Art & Design

Simone Menezes: « I want to bring more audacity to the approach of classical music

The music documentary METANOIA, supported by Cartier, unveils the portrait of Simone Menezes, an Italian-Brazilian woman conductor determined to break down tradition and open up classical music to composers who are not yet widely performed.

Simone Menezes has learned to impose her musical choices through her passion, a great challenge especially as a woman conductor (DR)

Her vibratory intuition of cultures, in her role as conductor, creates a unique meeting point between Simone Menezes and music. This instinct allows her to create a fluidity between herself, the orchestra and the audience. While for years the conductor's vision has been dirigiste in the image of Toscanini, today it is more open. In his view, Claudio Abbado was the first to engage in a dialogue with the musicians. Simone Meneze says that she likes to feel what they have to offer her, and thus seeks the best, in a new way of transmitting art. Her demands lead her to discover the signature, the vibration, the rhythm, the accent of a composer. She dives tirelessly into the archives, the life stories, the friendships, the cracks, the influences that he may have known to restore the salt of his creation. She sometimes takes risks when she chooses to guide the orchestra on these singular musical journeys. If not all ensembles are ready for this approach, often culturally hindered, Simone Menezes has learned to guide by listening, to impose her musical choices by the passion that has driven her since childhood. Being a woman conductor was not an easily accessible profession in her native Brazil. It was just as difficult in the years following her brilliant training at the École Normale de Musique de Paris, as the profession is still too often reserved for men. Today, she is able to express her visions through her ensemble "K", a group of 15 talented young musicians based in France, which has accompanied her for four years. Simone Menezes is now in demand internationally. Her approach has recently been the subject of a film METANOIA supported by Cartier, which follows Simone Menezes in her conversations and musical proposals. The film was shown in Florence, Rome and Paris last May and was well received. It will be released on DVD on September 2nd. As a prelude to its discovery, Simone Menezes offered an exclusive interview to Luxury Tribune.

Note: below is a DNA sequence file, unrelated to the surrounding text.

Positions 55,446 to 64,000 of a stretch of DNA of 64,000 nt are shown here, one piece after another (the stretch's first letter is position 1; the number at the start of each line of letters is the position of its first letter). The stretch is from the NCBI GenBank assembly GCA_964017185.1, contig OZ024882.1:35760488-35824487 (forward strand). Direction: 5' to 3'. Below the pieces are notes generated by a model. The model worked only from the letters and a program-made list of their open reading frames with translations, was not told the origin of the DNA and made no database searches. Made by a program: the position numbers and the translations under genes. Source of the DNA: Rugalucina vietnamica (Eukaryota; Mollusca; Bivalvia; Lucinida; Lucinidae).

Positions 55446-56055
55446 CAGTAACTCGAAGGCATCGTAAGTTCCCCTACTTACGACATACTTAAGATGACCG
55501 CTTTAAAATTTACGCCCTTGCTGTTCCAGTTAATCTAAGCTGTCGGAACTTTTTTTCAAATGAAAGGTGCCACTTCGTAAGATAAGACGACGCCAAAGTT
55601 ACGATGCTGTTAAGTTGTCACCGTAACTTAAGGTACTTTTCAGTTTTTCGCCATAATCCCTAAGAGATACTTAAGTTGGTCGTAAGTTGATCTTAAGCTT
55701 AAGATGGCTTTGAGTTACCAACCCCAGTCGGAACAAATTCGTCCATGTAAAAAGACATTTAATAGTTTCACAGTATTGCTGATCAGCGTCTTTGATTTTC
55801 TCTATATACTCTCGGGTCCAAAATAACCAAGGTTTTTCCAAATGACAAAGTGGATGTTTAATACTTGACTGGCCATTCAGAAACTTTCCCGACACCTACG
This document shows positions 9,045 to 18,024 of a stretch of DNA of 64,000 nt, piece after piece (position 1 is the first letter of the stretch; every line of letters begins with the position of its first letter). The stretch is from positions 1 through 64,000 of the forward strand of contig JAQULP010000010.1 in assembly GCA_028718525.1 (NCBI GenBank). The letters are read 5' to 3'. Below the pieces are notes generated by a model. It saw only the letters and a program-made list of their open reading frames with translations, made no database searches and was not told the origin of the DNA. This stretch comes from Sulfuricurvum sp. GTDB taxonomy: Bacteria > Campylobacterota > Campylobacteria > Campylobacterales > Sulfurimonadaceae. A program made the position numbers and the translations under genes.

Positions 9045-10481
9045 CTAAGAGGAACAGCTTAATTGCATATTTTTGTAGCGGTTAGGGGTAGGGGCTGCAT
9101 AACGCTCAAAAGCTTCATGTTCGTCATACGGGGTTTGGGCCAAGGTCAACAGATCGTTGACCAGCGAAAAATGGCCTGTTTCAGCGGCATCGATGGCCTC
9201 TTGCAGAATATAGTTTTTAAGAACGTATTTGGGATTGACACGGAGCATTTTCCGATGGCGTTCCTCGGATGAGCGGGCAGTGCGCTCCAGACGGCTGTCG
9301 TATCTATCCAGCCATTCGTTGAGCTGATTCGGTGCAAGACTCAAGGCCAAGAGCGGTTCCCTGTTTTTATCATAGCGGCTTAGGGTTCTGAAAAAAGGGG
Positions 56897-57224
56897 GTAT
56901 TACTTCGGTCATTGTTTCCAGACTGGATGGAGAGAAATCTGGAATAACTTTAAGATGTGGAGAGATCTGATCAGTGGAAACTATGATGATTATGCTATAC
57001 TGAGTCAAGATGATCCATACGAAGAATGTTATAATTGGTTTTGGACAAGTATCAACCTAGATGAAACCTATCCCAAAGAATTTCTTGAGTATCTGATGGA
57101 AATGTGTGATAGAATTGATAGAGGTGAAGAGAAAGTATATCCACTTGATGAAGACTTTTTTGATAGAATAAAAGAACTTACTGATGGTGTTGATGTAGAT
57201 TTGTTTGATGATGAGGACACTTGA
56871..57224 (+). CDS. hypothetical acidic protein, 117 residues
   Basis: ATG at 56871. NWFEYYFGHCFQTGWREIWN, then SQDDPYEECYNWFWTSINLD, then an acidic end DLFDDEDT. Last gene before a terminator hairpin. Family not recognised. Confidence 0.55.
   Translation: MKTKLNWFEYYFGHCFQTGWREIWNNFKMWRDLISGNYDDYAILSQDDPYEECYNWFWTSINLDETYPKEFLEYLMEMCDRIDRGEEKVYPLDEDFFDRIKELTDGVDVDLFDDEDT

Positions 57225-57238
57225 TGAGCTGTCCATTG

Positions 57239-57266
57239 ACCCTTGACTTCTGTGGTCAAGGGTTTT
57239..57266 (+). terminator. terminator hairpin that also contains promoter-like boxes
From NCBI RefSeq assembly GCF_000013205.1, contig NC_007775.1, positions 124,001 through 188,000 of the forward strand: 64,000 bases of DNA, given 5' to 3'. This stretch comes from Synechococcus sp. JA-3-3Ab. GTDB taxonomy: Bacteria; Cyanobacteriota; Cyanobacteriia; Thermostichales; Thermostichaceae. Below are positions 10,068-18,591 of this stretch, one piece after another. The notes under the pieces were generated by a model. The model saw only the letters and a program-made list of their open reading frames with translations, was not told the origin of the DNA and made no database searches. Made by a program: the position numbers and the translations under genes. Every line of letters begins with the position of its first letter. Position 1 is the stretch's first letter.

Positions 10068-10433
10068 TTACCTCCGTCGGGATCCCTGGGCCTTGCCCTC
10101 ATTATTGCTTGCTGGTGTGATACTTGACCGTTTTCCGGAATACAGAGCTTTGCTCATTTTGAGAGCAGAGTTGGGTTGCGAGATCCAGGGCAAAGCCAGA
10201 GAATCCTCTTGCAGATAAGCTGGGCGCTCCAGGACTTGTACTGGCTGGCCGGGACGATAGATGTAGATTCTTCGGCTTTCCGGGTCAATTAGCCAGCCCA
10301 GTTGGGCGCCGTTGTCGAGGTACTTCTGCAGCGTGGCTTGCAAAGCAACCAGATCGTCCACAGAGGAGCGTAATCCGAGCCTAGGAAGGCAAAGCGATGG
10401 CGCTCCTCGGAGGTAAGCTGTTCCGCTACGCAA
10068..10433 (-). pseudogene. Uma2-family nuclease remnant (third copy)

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Why did you choose to become a conductor?

As a student in San Paolo, I watched orchestras play. I found that the musicians played Tchaikovsky the way they played Shostakovich. All I wanted to do was to come to Europe to hear the great tradition of interpretation. To listen to Vivaldi in Venice, Debussy in Paris. I was lucky enough to work with Paavo Järvi, the great Estonian conductor, when he was recording the Beethoven symphonies. I learned a lot. Then I realised that this great European tradition was reserved for continental composers. I felt that other, more distant proposals, such as the Brazilian Heitor Villa-Lobos, also needed to be interpreted and coloured, and be the subject of appropriate musicological research.

Does this classicism frustrate you?

Simone Menezes expresses her visions through her ensemble "K", a group of 15 talented young musicians based in France (DR)

Yes, a little. But the new generation, like my own group, which has an average age of thirty, is quite permeable. It's a generation that is faced with increased competitiveness, obliged to play baroque or contemporary music at the conservatory to find a place in an orchestra. At the beginning of the 20th century, Stravinsky needed ten or so rehearsals with the orchestra to play The Firebird, because the musicians of the time did not have the same level as today. Pierre Boulez and others then had the idea of developing ensembles specific to musical styles. Today, this is no longer necessary, but the stereotypes remain. So does the stereotype of being conducted by a woman. Some orchestras still refuse. The situation is improving, but it's not over yet.